Gender Equity, Body Positivity and kids swimwear.
Gender equity, body positivity and kids
Even in modern times, we label boys and girls through gender from an extremely early age, we may even determine how a baby rests inside the uterus as a sign of the childs sex! Many parents still conform to the premise of boys wear blue and girls wear pink.
We also influence how girls and boys behaviours are different girls are told to be quiet, demure and look pretty, while boys are expected to be boisterous and loud.
Boys toys tend to be action orientated often weaponry and traditional masculine influence. While girls tend to have more creative toys, often pretty in pink. Boys wear rash vest and shorts and girls wear bikini's.
Things are changing, but the divide promoting gender difference and not as equals, is still there. And these traditional gender roles we give to children can follow through to their adult lives, without stopping to consider what this means for gender equity in adult society, equality for all no matter what sex.
According to a survey by the Children’s Society, 44% of girls think that being good-looking is the most important attribute they can have.
I recently read an article about a celebrity singer who pushed back at people who said her young son couldn’t wear a pink crop top.
“He can wear pink crop tops if it makes him happy” was her response.
Quite true, but why did it make the news anyway?
Rather than accepting stereotypical expectations and labelling boys and girls from an early age, we may want to consider a different approach and begin to soften the lines between gender identity. Clothing and what children wear is perhaps one way in which we can exercise this idea.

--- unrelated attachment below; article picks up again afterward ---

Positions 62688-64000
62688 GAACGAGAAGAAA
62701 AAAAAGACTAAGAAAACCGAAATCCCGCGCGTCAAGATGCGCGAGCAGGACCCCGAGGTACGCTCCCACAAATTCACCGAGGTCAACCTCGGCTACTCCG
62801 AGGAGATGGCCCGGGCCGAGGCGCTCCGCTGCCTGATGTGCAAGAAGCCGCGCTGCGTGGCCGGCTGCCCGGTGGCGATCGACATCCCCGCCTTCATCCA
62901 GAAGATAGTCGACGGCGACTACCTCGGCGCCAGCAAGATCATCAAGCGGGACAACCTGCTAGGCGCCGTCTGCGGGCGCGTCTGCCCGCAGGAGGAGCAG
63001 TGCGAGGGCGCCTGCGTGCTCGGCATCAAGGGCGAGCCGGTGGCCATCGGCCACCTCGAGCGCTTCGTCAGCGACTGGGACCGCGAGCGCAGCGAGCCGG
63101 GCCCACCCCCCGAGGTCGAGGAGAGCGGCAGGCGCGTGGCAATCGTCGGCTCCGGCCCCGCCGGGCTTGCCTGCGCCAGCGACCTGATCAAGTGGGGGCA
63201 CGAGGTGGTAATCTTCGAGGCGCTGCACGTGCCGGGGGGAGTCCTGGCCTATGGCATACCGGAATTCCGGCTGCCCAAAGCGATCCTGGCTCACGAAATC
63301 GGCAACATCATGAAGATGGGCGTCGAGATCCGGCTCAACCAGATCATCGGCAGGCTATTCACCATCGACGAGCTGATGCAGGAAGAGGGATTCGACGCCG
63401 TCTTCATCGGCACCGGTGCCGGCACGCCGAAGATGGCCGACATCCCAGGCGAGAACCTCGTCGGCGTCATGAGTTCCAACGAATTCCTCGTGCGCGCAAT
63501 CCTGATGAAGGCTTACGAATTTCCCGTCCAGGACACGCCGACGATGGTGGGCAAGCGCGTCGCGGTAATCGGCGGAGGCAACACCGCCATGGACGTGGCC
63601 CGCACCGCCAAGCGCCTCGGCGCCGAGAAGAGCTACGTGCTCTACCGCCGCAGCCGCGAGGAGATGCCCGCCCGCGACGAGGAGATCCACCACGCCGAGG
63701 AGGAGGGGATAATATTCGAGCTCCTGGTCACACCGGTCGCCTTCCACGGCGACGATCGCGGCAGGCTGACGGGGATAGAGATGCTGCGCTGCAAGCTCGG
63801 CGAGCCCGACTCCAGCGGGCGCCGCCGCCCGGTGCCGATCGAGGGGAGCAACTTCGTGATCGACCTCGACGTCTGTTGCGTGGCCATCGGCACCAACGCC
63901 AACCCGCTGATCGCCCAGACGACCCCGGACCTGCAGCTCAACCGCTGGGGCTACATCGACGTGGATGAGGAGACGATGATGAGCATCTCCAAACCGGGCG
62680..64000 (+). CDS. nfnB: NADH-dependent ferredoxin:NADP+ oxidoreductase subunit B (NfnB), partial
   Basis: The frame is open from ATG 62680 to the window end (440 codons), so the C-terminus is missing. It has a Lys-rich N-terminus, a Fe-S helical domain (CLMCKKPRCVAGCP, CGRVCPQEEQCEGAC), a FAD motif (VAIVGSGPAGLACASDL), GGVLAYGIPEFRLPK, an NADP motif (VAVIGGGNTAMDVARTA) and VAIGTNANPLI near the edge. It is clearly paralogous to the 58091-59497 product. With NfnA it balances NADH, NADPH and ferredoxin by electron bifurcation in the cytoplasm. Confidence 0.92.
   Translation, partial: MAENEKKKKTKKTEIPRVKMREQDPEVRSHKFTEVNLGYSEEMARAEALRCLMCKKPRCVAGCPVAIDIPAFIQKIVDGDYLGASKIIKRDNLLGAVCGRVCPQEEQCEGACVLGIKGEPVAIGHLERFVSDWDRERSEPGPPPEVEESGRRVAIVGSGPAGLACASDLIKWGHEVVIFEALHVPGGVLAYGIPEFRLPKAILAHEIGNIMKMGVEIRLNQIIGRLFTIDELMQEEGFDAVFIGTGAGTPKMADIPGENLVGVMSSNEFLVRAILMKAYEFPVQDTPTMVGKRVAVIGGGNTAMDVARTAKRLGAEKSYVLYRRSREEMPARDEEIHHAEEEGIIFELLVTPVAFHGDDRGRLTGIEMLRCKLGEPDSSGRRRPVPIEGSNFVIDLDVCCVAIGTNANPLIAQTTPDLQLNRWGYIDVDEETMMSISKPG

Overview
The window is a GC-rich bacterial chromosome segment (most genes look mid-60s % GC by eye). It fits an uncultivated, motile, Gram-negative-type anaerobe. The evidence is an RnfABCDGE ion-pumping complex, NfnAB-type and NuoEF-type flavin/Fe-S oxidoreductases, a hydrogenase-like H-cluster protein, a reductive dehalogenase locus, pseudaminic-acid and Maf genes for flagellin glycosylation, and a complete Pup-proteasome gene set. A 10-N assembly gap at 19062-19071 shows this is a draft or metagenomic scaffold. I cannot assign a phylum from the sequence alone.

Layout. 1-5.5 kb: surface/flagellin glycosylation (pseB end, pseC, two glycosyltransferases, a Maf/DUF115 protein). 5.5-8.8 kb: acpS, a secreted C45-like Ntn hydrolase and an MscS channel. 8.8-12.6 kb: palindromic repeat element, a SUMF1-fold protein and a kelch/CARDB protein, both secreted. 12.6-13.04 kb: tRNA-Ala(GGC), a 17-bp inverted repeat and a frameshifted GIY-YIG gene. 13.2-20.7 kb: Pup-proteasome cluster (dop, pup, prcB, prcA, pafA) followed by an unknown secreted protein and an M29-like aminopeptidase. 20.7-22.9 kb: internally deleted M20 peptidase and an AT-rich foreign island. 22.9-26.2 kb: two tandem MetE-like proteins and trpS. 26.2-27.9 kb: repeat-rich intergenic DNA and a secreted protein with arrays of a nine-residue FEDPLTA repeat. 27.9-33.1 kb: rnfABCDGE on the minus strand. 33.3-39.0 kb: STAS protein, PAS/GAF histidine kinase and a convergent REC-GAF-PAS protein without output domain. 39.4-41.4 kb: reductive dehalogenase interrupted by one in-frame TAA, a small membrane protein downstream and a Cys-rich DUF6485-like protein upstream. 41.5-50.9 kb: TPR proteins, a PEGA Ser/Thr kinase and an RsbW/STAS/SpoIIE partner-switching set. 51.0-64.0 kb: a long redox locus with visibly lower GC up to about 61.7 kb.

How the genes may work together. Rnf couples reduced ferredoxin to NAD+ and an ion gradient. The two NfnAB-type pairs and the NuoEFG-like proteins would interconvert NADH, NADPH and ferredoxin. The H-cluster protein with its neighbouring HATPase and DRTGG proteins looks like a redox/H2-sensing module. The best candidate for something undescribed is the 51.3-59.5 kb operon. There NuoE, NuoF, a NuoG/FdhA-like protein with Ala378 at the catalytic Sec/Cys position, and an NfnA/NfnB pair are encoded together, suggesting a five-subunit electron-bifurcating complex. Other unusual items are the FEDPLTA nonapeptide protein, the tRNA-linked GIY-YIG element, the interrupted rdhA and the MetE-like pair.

Body positivity and wellbeing
Like gender roles, a negative perception of body image can follow children through to adulthood. Our own personal views on how we see our bodies can easily pass through to our little ones.
Not only this, but the heavily photoshopped images we see on television and social media can have a significant impact too.
Children can have body positivity issues as early as three years old, according to Familydoctor.org . Developing a positive body image and self esteem is important for young children and parents can play a critical role supporting this development.
My experience with gender equity
As a mum of two girls and a boy, I’ve always treated them the same. This includes them wearing the same type of clothes. My youngest son wears jeans and jumpers that my two eldest girls have grown out of.
One of the reasons I founded Jody and Lara was the lack of diversity when it comes to clothing, especially swimwear, which can be worn by both girls and boys.
Typically, when you go to a store, the swimwear available to buy is very gender specific. You generally get a choice of bikinis, tankini’s and high cut one-pieces for girls, and for boys, swim shorts and a rash vest if you are lucky.
I wanted my kids to be able to wear the similar clothes at the beach. They all love to run around in the sand and play in the sea, and I wanted them to feel confident to do just that.
Our stance at Jody and Lara
At Jody and Lara, we are strong advocates of gender equity and body positivity.
Both girls and boys can wear our range of modest and eco-friendly swimwear. It’s designed to be mixed and matched so your child can pick the perfect swimwear that they feel comfortable in.
However I have still classed areas in the shop for boys and girls - Why is that? Well, I may have designed the ranges to be worn by both girls and boys, but parents prefer to shop by gender. So I too must bow down to societal pressures, and have both options. However its good to be aware and push the boundaries, which is why you see my son and my daughter in this image both wearing the same range of swimwear.👍🏼